The International Comparison Program (ICP) is a worldwide statistical partnership to collect comparative price data and compile detailed expenditure values of countries’ gross domestic products (GDP), and to estimate purchasing power parities (PPPs) of the world’s economies. Using PPPs instead of market exchange rates to convert currencies makes it possible to compare the output of economies and the welfare of their inhabitants in real terms (that is, controlling for differences in price levels).
We begin by considering the share of global GDP for the major economies on a PPP basis.

Share of World GDP on a Purchasing Power Parity Basis
Source: IMF (2012) World Economic Outlook Database, April

The data are ranked according to the estimates for 2011. The IMF lists, the latest year for which data is actual rather than an estimate, which is 2010 for most countries (2009 for the US). What this shows is a trend decline for the United States, Japan and Germany, and a trend rise in share for China and India. 

Top 5 Countries Share of Global GDP, PPP, 1980-2011

Remember that these are relative shares, so that the US economy has not actually gotten smaller over this period. Instead the faster growth of China and India and the recent recession and slow recovery of the United States and Europe has helped them to increase their shares.

On a PPP basis, Australia's share of global GDP has remained remarkably static declining from 1.3% of the world economy in 1980 to 1.2% in 2011. The Indonesian economy is now the 15th largest economy, passing Australia in size in the late 2000s.

The USD based measurements give a remarkably different picture, the most striking of which is the fact that China is less than half the size of the US economy on USD terms, while it is three-quarters of the US economy under PPP calculations. While China became bigger than Japan in the early 2000s on a PPP basis, it only surpassed Japan on a USD basis in the late 2000s.

On a USD basis, the Australian economy accounts for a much higher share at 2.1% of the total, compared to 1.2% on a PPP basis. Once again this has much to do with the fact that the Australian dollar is now worth considerably more than it was in 2000!

Share of World GDP on a US Dollar Exchange Basis, Current Prices

In 1985, due to the high value of the USD in comparison with other major currencies, the US reached 35% of world GDP, falling to 29.4% in 1987, by which time the USD had substantially declined in value against other major currencies. The same thing happened in the early 2000s as capital flowed into the United States and the exchnage rate rose. Recent years have seen a significant depreciation of the USD, which has enhanced the fall in the US share of the world economy on a USD basis.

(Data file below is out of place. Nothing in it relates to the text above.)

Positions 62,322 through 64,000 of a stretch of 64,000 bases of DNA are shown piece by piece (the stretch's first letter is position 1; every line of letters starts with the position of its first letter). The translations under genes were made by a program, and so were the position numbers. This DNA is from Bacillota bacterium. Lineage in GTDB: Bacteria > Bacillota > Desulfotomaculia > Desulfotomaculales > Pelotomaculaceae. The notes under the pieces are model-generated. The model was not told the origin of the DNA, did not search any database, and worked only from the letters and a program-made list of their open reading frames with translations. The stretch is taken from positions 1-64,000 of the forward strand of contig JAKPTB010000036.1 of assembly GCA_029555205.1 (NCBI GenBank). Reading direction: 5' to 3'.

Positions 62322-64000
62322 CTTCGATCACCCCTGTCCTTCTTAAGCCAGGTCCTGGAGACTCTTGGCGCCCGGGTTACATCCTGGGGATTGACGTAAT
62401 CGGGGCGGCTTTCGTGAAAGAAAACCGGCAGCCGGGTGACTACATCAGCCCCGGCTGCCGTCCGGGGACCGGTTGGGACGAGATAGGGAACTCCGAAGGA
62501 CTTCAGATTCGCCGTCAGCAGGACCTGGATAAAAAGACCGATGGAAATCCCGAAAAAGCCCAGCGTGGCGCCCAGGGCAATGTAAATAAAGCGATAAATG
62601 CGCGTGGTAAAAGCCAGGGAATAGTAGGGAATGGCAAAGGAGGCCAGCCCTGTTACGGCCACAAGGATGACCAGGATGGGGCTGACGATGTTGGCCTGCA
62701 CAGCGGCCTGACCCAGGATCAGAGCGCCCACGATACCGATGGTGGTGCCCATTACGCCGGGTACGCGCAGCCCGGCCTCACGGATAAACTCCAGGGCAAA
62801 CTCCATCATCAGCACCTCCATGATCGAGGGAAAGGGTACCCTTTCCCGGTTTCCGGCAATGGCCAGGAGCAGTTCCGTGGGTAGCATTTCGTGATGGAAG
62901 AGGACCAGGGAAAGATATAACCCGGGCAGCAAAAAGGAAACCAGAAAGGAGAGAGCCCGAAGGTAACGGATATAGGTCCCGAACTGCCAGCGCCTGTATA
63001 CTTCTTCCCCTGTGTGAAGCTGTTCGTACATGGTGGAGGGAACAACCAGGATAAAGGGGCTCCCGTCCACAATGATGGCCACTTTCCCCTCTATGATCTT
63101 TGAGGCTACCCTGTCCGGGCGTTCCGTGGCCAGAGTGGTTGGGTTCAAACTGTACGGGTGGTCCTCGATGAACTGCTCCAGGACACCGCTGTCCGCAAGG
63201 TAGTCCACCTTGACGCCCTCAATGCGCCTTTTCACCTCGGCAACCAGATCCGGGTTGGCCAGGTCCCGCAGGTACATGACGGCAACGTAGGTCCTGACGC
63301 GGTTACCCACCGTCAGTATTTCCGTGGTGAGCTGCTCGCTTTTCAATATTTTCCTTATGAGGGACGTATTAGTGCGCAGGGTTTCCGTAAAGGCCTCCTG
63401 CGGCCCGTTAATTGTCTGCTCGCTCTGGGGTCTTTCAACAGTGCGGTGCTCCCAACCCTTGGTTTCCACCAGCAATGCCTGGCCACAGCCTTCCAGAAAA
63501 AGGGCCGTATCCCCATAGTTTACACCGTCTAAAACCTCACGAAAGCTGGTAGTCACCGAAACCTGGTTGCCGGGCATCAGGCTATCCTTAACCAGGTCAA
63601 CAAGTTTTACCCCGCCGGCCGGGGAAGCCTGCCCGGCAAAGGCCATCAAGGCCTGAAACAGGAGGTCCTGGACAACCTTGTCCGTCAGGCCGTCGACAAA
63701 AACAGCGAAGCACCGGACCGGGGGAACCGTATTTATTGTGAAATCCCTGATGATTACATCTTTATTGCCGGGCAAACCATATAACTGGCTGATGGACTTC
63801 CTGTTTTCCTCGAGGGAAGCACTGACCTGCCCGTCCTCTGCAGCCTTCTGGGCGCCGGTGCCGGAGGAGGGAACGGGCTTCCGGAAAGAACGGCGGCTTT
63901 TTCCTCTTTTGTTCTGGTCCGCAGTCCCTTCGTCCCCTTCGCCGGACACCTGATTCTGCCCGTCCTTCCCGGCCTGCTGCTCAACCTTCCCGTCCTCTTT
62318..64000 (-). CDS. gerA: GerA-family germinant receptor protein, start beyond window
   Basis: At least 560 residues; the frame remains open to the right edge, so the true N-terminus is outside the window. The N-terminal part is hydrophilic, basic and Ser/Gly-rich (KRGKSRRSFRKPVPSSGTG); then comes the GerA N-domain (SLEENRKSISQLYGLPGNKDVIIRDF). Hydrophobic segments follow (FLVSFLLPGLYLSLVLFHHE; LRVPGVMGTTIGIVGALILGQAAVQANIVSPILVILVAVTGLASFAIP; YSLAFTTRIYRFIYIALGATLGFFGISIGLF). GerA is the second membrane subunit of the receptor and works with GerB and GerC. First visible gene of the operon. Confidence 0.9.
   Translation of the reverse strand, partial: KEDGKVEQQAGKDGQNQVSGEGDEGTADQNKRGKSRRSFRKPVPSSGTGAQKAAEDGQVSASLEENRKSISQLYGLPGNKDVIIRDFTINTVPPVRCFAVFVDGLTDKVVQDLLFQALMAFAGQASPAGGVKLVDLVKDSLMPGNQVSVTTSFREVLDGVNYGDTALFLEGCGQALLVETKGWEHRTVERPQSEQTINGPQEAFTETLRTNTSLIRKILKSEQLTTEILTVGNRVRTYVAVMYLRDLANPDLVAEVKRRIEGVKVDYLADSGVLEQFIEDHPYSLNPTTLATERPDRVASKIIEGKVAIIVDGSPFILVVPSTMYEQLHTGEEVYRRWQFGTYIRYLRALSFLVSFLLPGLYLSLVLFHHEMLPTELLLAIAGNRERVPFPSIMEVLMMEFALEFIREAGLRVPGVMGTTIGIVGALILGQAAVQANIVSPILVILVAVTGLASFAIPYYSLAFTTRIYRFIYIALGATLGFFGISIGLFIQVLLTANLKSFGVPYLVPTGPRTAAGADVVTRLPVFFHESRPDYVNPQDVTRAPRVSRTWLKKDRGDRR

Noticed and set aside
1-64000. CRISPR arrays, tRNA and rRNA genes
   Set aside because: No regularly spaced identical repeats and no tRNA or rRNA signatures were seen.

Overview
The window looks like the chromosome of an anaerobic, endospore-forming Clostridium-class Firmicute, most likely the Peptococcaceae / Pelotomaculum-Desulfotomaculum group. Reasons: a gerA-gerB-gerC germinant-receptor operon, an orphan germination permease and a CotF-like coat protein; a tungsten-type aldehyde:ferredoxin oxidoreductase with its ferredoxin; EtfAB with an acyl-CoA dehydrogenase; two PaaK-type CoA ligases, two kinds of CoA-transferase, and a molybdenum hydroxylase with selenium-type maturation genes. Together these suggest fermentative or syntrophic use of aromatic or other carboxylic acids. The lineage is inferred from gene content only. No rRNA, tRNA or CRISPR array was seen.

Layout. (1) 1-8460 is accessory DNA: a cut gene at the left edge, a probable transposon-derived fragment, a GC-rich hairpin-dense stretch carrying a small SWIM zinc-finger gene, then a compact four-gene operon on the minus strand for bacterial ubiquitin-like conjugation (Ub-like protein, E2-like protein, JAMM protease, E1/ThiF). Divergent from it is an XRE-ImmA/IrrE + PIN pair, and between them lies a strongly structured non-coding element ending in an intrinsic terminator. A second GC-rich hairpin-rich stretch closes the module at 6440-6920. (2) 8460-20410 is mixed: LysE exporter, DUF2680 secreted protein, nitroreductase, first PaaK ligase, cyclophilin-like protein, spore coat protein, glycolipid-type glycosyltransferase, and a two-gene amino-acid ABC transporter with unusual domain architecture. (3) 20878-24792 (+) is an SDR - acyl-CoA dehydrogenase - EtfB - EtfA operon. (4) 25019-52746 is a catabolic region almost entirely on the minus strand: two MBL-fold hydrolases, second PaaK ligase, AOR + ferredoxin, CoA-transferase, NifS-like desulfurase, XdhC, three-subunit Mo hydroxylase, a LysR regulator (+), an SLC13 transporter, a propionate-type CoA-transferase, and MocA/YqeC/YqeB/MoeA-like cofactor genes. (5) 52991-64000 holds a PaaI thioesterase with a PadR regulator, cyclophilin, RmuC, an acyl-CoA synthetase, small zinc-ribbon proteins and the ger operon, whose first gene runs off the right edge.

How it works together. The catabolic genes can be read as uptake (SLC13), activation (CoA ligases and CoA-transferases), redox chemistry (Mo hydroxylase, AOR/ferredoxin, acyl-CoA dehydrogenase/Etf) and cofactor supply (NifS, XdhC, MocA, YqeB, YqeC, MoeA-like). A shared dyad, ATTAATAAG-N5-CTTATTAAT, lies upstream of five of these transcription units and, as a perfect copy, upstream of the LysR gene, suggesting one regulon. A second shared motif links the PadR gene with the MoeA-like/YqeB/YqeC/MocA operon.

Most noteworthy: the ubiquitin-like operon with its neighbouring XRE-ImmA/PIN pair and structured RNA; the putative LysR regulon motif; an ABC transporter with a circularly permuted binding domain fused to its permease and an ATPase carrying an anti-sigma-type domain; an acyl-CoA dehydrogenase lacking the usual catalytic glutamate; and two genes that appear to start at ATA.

While India is the world's third largest economy on a PPP basis, it is only the world's eleventh largest economy on a USD basis. Australia is also considerably larger than the Indonesian economy on a USD basis (2.1% compared to 1.2%). On a USD exchange basis, the Australian economy is nearly the same size as India's economy.

Share of World GDP on USD Exchange Basis Selected Countries 1980-2011 

When we compare the United States, Japan, China and India on a PPP versus USD basis, we can see how significant the method of measurement becomes. Simply, the USD exchange method favours the richer countries and PPP favours the developing countries.

USD v PPP Share of Global GDP, Selected Countries

Predictions about a continuing Chinese ascendancy rely on a faith in its continuing and uninterrupted growth. Given China’s internal difficulties, this remains a precarious assumption. It also faces the possibility of a worsening environment that could lead to slower growth.

China remains a poor country as the figures for GDP per capita on a PPP and USD basis show. China is estimated to rank 93rd on a PPP basis in 2011, while India is due to rank 128th. Note how many of the European countries have gone backwards in recent years with Iceland and Ireland suffering significant declines. (The ranking is via the figures for 2011, which are estimates.)

GDP Per Capita PPP, Selected Years, Current International Dollar 

GDP Per Capita USD, Selected Years

Another pertinent measure that helps us to gauge aggregate development rather than simply aggregate economic growth is the United Nations Development Program’s Human Development Index (HDI). The HDI attempts to provide a broader measure of progress than GDP by including life expectancy, literacy, education and GDP per capita.
Norway has topped the rankings in recent years, while Australia comes in at number two. With the massive impact of the financial crisis on Iceland, its ranking fell from 3rd to 14th in 2011.  The United Kingdom comes in at 28th and Luxembourg despite topping the GDP per capita on a USD basis comes in at 25th. Qatar, which tops the GDP per capita rankings on a PPP basis comes in at 37th.